ECW rarely held ‘gimmick matches’, but threw a few in for the November spectacular: a flaming tables match in the undercard, a ‘loser leaves’ match between former partners Nova and Chris Chetti, and a ‘Double Jeopardy’ four way match for the ECW Championship, which was won by a rapidly-improving Steve Corino. A good backs-to-the-wall event.


The final PPV of the company’s existence was in the backdrop of a typically rowdy New York crowd, without television to promote the card, and Paul Heyman promising a “holy s–t” surprise to compensate. The surprise ended up being Rob Van Dam’s return (few knew he was kinda gone) after a disagreement over money owed to him, but the fans were overjoyed.

Van Dam and Jerry Lynn essentially concluded their feud in the impromptu main event, while the undercard pleased with an underrated I Quit match between Tommy Dreamer and CW Anderson, and a three-way tag match with the Full Blooded Italians, Mikey Whipwreck and Yoshihiro Tajiri, and Super Crazy and Kid Kash. Disorganized, but still lots of fun.


It’s in the ECW section in the vault, and Heyman and Dreamer were the architects of the show, so it counts. Besides, many of the aforementioned shows were under the cloud of Vince McMahon making payments to keep ECW going, so any argument is invalid. This is what it is: the most fun PPV ever that didn’t have storyline implications. Nothing comes close.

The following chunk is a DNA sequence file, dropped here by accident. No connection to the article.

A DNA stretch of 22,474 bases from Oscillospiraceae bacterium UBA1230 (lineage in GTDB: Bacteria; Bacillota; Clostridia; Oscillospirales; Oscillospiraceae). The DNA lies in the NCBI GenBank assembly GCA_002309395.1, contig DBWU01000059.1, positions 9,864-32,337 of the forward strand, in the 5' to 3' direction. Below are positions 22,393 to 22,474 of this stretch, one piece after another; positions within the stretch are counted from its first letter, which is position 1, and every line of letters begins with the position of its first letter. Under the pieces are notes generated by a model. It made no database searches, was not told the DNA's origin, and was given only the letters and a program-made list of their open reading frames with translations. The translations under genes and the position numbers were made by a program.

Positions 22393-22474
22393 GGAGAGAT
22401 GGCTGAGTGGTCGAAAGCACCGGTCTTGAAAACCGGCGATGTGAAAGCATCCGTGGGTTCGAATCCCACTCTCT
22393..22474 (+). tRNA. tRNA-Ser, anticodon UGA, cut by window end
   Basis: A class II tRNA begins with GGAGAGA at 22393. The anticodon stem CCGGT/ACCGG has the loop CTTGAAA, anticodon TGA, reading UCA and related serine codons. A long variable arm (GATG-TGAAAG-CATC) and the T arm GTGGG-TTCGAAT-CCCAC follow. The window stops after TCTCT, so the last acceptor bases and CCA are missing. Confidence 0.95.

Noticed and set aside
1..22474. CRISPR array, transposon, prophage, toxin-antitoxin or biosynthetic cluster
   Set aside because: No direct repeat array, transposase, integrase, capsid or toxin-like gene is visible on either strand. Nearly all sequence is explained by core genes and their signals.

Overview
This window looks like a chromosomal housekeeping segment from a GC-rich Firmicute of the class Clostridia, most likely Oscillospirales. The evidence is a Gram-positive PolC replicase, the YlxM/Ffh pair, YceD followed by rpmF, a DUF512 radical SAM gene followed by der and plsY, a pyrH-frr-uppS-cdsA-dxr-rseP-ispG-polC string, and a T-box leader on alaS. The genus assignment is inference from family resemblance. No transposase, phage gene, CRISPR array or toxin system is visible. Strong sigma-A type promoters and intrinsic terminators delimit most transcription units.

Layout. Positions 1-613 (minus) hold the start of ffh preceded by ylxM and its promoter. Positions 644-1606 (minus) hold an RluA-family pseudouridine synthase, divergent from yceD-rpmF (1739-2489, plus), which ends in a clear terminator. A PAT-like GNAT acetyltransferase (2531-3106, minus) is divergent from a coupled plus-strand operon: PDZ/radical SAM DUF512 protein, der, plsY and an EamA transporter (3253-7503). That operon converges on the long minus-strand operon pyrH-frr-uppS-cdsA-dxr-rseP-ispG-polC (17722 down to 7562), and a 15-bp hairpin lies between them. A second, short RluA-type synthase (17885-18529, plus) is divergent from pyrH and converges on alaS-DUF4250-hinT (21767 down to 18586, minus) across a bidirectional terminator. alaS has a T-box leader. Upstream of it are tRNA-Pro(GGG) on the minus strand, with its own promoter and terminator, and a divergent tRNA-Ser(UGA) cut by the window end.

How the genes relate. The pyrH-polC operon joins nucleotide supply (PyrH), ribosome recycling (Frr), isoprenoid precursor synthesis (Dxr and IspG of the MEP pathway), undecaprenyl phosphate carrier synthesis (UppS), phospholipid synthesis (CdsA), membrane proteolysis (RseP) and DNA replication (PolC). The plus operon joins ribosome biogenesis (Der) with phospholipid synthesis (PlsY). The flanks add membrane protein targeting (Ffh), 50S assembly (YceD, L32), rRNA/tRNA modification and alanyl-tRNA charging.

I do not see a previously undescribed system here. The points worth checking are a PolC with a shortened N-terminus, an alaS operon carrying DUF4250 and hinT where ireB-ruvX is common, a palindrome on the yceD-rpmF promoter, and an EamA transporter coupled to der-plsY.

[adinserter block=”2″]You may have seen it, but it’s worth rewatching. Chris Jericho, The Dudley Boyz, Chris Benoit, Rey Mysterio, Eddie Guerrero, and many others reconvening to resurrect the spirit of Extreme Championship Wrestling with some truncated battles that honored the past. Letting the ECW contingent wail on Eric Bischoff and some WWE invaders made for a fun ending.


The first One Night Stand is more fondly remembered as the reunion show to end all reunion shows, but this one was a better event from a quality standpoint. None of the major matches were abbreviated, and the ‘us vs. them’ mentality that WWE cultivated to galvanize ECW as its soon-to-be third brand made the show a must-see slice of something bold.

Rob Van Dam’s cash-in of Money in the Bank on WWE Champion John Cena (who was skewered alive by the Big Apple fans) was the ideal ending. A six person tag with Tommy Dreamer, Terry Funk, and Beulah against Edge, Lita, and Mick Foley (whose forgotten heel turn deserves to be remembered) was one of the best brawls either company produced.

Justin Henry has been an occasional contributor to Camel Clutch Blog since 2009. His other work can be found at WrestleCrap.com and ColdHardFootballFacts.com. He can be found on Twitter, so give him a follow.